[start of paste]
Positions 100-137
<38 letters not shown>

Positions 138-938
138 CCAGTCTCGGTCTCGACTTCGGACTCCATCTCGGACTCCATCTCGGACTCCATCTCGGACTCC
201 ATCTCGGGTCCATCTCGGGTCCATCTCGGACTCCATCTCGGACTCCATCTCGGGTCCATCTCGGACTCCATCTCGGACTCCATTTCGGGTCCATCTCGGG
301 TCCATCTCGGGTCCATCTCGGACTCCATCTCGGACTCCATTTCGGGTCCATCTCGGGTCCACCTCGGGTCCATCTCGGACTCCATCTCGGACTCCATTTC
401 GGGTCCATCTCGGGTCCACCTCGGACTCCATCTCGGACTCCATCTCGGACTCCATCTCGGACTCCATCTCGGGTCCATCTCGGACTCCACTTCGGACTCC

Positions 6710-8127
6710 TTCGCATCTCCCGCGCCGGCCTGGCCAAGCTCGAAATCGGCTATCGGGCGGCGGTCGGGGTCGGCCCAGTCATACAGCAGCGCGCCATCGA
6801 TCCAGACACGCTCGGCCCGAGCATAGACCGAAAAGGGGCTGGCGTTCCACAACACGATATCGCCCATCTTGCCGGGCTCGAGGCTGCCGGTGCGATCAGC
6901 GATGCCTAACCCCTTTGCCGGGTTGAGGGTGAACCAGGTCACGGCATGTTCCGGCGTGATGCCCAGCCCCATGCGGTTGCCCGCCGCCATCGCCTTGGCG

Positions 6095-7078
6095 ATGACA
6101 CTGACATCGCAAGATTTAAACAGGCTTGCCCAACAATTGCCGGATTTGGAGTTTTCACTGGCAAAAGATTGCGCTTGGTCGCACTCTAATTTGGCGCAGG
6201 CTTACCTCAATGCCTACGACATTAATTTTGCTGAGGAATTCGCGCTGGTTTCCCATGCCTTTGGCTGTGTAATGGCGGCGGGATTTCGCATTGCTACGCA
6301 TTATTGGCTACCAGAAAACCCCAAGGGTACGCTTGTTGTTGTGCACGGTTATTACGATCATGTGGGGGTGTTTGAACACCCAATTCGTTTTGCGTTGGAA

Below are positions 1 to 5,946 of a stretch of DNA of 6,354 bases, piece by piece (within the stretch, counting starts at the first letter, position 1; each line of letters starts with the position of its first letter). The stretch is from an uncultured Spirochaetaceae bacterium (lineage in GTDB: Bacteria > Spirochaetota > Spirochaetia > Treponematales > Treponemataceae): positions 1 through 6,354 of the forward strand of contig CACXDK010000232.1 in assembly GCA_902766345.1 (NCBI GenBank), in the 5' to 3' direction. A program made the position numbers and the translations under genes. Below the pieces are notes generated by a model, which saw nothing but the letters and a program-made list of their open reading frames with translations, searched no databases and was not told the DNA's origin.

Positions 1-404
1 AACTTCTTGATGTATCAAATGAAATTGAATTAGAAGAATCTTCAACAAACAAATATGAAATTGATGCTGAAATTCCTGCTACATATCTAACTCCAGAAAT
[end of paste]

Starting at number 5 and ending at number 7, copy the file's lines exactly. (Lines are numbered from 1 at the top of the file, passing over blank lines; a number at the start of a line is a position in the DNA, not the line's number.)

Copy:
201 ATCTCGGGTCCATCTCGGGTCCATCTCGGACTCCATCTCGGACTCCATCTCGGGTCCATCTCGGACTCCATCTCGGACTCCATTTCGGGTCCATCTCGGG
301 TCCATCTCGGGTCCATCTCGGACTCCATCTCGGACTCCATTTCGGGTCCATCTCGGGTCCACCTCGGGTCCATCTCGGACTCCATCTCGGACTCCATTTC
401 GGGTCCATCTCGGGTCCACCTCGGACTCCATCTCGGACTCCATCTCGGACTCCATCTCGGACTCCATCTCGGGTCCATCTCGGACTCCACTTCGGACTCC